In the spring there is a procession of flowers blooming, first the snowdrops, then the primroses and crocuses, then the daffodils, and now it is the bluebells and cowslips. As I photographed it today I was struck by the number of wild flowers I could see, just in a brief survey; daisies, buttercups, dandelions, errant primulas, whitebells as well as the blue, wild geraniums, cow parsley, celandines… and they were just the ones I was able to see and identify.

DSCF6651 A carpet of bluebellsDSCF6658 The old railings keep everyone out so all canenjoy!DSCF6632 Cowslips smell divineDSCF6638

Primroses on a dull day


We actually have a cheerful show of primroses in the back garden… what has happened to the seasons? Primroses in January? I don’t mind though, I just love primroses, they cheerful little pale faces with a dab of  orange in the centre… they are best seen growing wild on grassy banks or is sunlit spring woods, but I love mine in my garden, growing among the raspberry canes.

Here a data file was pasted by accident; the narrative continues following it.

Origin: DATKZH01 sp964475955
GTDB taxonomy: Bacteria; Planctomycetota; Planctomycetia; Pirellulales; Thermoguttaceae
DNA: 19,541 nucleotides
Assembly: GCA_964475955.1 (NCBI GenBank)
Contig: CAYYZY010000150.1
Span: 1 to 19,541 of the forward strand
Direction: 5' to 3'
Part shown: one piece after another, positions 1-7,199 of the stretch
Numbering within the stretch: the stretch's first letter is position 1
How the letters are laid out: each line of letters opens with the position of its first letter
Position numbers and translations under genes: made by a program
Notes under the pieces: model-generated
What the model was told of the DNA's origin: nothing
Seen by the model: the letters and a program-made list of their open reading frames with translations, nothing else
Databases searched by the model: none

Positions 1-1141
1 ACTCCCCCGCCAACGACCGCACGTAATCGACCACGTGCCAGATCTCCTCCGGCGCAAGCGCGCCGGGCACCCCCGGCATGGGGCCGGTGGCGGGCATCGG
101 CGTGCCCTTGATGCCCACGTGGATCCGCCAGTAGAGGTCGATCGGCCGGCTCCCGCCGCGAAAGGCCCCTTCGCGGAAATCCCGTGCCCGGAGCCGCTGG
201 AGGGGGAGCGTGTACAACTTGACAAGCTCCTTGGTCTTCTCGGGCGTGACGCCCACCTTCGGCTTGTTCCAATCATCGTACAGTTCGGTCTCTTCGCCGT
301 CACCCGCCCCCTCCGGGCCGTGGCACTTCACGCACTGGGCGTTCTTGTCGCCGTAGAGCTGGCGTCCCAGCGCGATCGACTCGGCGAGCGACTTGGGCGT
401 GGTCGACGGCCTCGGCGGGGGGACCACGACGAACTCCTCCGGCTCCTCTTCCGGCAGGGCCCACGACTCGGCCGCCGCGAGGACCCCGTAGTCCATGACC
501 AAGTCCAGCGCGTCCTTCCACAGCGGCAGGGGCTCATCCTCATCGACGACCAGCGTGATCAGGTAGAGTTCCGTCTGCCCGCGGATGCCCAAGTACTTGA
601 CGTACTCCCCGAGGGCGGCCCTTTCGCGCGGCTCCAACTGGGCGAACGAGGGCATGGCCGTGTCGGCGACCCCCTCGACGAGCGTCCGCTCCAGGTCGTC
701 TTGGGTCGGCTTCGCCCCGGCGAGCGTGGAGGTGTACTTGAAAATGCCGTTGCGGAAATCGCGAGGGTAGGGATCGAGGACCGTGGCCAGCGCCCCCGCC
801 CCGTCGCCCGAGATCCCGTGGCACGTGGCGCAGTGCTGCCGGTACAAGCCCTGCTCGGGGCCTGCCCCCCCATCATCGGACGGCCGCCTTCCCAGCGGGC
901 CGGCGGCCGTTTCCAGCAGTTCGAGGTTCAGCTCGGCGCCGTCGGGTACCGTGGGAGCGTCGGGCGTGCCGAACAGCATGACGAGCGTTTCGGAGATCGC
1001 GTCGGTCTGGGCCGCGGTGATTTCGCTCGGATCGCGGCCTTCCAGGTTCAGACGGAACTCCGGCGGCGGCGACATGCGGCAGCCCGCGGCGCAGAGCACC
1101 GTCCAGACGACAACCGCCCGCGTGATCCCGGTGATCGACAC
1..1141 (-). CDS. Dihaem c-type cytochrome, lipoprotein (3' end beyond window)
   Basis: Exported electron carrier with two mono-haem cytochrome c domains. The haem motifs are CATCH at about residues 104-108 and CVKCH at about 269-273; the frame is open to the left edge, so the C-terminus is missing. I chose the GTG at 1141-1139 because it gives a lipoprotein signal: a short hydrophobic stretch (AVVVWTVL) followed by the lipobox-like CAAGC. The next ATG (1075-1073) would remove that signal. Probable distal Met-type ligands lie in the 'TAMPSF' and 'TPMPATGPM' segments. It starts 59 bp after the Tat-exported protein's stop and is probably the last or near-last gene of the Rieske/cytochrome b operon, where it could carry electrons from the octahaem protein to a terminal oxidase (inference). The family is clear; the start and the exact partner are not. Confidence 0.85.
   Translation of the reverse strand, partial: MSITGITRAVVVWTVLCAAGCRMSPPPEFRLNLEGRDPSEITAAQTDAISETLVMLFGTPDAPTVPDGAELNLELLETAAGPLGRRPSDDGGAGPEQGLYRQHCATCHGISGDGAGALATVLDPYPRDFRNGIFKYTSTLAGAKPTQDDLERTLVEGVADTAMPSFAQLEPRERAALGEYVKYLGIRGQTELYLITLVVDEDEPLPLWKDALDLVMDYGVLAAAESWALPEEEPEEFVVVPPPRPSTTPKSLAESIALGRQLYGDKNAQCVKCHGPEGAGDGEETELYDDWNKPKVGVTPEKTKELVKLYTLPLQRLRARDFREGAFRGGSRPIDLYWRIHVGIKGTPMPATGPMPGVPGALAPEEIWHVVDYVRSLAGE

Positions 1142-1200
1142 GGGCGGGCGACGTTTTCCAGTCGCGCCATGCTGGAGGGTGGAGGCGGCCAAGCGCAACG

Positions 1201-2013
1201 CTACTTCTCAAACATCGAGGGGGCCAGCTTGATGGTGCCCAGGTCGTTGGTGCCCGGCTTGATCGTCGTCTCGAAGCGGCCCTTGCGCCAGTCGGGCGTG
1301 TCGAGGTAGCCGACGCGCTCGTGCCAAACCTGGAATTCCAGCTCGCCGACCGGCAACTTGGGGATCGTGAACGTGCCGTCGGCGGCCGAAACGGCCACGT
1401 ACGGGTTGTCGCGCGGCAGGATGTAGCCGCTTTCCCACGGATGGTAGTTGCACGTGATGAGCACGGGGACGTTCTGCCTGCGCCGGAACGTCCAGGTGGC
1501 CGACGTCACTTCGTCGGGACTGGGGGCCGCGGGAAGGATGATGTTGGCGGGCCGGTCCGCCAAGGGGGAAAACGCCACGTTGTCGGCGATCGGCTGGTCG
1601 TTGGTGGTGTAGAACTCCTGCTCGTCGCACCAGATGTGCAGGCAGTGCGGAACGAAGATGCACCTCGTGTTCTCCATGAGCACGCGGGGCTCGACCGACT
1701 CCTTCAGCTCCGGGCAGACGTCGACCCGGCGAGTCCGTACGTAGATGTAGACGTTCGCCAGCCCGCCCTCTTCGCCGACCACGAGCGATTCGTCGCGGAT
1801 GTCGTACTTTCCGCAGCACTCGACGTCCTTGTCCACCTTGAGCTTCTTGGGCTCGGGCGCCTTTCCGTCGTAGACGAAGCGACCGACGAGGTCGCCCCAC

Aislin in ‘Loving Judah’ is cheered by the sight of them:

Aislin sat for a long time, utterly desolate, utterly lost. It was as if she’d been shipwrecked without ever having realised she was at sea. She wandered out into the garden. It was a bright day, a lovely day and she looked at the space she and Sandi had cleared; as soon as it was dry enough she would make a bonfire of the cuttings.

She thought at first it was a piece of waste paper, litter blown into the garden. She stepped over the rough ground, and there, beneath the beech hedge gone mad, was a mound of pale primroses. Just beyond, bobbing slightly in the breeze was a patch of snow drops, so pure, so bright, so cheerful.Well dammit, if they could be so cheerful in this neglected wilderness, so could she.


Motorway flora


Motorways have become a wildlife haven; yes there is roadkill, and yes, on a summer’s day the windscreen is a mess of dead insects, but the banks beyond the hard shoulders are often a glorious displays of colour.

You can see primroses and cowslips in the spring, bluebells if you know where to look in May, and then a tumult of colour in summer, crimson and scarlet poppies, blue cornflowers, pink rosebay willowherb, yellow St John’s wort, purple loostrife, creamy meadowsweet, purple thistles, red, white and pink valerian, buttercups and daisies…